Tuesday, November 9, 2010

Obama vs. American exceptionalism?

Sullivan tears the GOP media establishment another asshole. Nice to see Sullivan in top form; if he kept that up consistently he'd be a Perfectionist!

Nonetheless, what's the Machiavellian Obama doing, setting himself up for such easy political smearing like that? Could it be his please-everyone pragmatism? What's the point of the first sentence in his response about exceptionalism, the one easily and readily exploited by an unscrupulous partisan media-political machine? Also, why doesn't Obama praise individualism and capitalism as central to America's greatness? He cites nebulous "core values" to America such as democracy (yay!) and the rule of law (yay!) and free speech (yay!) and equality (yay?), but nowhere do I see the words "capitalism" or "individualism". Why not? Is he afraid to declare these as the core principles? Is he ignorant of their being core principles? Would the boundlessly-intellectually-curious Jefferson, were he President today, aware of the obvious similarities between his worldview and Ayn Rand's, be so goddamn ignorant and/or fearful?

This does raise a core and fundamental question of the matter: with the likes of Obama as president, why should America be considered exceptional? How do we stand out, and in virtue of what? Is it in virtue of pragmatism and lack of intellectual curiosity and ignorance of moral individualism and capitalism? Obama only touches upon the principle when he says that only in America could a story like his happen. Why does he fail to explicitly and clearly identify the principle? He says America is exceptional, but doesn't really explain why in fundamentally convincing terms. Had he known a thing or two about Ayn Rand, he would know that by making watered-down and vague explanations for American exceptionalism, he fails to be convincing. People don't respond in fundamental sense-of-life terms to vagueness and pragmatism; they respond to clarity, principle and boldness. Upholding "free speech" as a principle without tying such a value to a more fundamental explanation of its rightness, is just to mouth an empty platitude. This is pretty typical for pragmatistic politicians, but not typical for great leaders (such as Jefferson). (As a pragmatistic politician with no fundamental understanding of what makes America great - and this lack of fundamental understanding is conveyed in conscious and subconscious ways to his audience - Obama actually represents something that should be repellent to his intellectually liberal supporters: a variant of anti-intellectualism. So much for the myth - initially a hope - that he could transcend the anti-intellectualism so pervasive in our politics.)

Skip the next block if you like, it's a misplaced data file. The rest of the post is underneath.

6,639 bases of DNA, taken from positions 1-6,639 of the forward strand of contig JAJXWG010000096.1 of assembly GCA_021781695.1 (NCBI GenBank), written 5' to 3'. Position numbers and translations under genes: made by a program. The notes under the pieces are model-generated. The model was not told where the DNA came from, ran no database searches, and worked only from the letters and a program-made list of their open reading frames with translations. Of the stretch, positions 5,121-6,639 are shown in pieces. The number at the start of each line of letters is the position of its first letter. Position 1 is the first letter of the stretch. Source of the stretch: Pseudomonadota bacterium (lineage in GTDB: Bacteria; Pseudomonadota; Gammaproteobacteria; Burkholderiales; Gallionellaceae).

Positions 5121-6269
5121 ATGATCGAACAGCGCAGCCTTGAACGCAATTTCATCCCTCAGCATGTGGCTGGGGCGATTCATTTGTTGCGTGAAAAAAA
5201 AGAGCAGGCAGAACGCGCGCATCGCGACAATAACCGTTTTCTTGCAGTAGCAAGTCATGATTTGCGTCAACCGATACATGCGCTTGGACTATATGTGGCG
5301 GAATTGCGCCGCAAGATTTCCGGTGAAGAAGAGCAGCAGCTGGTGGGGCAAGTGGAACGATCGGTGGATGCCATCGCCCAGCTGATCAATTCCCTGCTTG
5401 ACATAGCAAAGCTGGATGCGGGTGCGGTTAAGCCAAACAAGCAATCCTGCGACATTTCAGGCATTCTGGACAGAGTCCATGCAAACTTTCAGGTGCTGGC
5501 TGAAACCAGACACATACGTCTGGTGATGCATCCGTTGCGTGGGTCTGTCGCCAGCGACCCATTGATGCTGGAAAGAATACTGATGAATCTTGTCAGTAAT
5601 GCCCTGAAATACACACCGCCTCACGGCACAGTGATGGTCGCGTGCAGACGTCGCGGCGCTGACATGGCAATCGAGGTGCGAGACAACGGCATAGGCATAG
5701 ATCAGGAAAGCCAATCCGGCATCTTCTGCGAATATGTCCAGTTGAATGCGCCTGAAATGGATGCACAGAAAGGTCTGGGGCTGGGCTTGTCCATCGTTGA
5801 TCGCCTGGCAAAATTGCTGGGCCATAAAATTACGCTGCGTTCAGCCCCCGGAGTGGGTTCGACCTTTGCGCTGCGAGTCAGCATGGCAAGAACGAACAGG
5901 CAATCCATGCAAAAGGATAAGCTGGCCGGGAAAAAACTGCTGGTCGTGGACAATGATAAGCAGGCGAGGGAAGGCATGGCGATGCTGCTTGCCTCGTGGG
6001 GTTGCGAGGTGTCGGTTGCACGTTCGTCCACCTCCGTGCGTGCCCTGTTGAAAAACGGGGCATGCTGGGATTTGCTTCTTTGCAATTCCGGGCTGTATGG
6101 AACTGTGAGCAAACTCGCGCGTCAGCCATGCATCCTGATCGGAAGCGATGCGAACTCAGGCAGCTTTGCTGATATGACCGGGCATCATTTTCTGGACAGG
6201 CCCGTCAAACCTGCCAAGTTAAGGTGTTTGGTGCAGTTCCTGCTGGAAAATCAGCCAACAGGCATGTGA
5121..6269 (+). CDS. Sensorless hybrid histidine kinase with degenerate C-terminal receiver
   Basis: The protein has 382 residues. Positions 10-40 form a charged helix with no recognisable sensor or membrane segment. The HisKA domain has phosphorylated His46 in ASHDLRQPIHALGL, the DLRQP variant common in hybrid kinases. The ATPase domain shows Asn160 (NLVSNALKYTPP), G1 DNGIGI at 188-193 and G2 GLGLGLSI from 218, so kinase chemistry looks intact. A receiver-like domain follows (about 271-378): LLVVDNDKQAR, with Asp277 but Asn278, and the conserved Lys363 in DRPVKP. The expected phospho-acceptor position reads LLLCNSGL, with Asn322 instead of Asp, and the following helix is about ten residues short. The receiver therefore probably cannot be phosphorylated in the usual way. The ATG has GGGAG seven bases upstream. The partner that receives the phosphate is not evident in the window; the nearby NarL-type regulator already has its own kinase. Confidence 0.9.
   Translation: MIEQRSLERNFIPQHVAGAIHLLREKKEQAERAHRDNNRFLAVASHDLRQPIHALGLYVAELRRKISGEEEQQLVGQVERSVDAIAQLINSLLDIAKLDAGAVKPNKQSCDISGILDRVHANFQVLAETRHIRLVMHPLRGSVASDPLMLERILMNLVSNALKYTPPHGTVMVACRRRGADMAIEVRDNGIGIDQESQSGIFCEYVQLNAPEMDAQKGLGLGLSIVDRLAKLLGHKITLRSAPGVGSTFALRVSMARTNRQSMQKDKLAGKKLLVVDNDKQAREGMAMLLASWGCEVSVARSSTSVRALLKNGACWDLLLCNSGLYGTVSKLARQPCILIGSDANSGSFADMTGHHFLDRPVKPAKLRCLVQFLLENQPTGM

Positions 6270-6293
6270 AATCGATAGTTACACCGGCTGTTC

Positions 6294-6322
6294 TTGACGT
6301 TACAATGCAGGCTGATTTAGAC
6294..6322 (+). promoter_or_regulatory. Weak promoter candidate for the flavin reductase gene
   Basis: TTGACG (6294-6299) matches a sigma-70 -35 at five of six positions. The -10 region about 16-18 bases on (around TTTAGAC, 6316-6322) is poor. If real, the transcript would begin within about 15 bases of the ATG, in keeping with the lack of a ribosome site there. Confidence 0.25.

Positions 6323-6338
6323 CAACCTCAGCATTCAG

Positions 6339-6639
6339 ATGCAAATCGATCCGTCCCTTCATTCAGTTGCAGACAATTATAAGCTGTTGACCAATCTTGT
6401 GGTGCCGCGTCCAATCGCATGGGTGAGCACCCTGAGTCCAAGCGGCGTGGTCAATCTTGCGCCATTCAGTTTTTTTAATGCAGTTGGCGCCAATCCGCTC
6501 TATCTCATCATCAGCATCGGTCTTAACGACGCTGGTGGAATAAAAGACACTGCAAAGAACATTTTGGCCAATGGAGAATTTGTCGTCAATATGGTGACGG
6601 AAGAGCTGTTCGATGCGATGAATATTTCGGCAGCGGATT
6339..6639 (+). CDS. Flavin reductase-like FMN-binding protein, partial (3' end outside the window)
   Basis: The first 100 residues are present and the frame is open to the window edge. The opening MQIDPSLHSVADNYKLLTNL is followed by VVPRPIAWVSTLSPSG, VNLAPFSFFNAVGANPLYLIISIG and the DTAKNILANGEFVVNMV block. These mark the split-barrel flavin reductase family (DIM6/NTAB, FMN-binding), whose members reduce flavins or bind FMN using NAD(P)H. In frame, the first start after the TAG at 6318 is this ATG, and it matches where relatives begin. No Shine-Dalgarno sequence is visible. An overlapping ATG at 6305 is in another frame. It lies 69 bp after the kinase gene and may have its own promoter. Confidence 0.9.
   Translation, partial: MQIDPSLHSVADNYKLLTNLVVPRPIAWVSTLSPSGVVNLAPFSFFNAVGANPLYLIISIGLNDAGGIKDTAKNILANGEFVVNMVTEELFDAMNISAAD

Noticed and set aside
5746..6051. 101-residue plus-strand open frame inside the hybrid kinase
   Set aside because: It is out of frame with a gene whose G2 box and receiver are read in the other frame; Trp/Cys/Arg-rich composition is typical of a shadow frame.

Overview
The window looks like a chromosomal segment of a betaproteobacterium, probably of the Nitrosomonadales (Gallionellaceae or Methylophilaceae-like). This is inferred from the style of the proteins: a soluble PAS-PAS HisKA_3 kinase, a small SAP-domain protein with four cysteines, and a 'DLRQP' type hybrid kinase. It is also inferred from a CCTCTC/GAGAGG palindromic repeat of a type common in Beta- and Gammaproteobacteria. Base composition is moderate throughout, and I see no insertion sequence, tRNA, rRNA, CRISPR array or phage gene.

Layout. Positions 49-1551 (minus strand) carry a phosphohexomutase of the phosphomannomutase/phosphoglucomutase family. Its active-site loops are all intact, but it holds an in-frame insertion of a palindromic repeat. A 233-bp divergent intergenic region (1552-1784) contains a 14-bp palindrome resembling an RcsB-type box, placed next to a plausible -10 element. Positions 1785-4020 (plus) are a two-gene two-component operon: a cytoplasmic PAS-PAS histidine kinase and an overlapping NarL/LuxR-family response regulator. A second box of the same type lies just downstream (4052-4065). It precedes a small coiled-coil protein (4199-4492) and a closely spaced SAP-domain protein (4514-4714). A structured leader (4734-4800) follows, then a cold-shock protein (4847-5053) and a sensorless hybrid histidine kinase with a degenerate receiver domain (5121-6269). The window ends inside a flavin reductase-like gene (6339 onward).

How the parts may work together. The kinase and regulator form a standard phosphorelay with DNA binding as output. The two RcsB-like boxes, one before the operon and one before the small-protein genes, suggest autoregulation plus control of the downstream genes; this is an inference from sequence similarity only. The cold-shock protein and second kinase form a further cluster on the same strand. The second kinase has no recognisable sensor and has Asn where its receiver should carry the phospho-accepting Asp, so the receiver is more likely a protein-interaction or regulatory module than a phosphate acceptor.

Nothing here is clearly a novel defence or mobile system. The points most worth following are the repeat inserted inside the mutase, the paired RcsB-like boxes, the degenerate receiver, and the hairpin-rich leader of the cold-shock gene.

So, why does Sullivan fail to notice all this, in his smaller-fry campaign of taking shots at a right-wing media machine, as delicious as those shots might be? I mean, c'mon, if you're gonna shoot fish in a barrel, why not do so in regard to Karl Marx and John Rawls rather than nonentities like Charles Krauthammer or Rich "Little Starbursts" Lowry? Lowry? Really?

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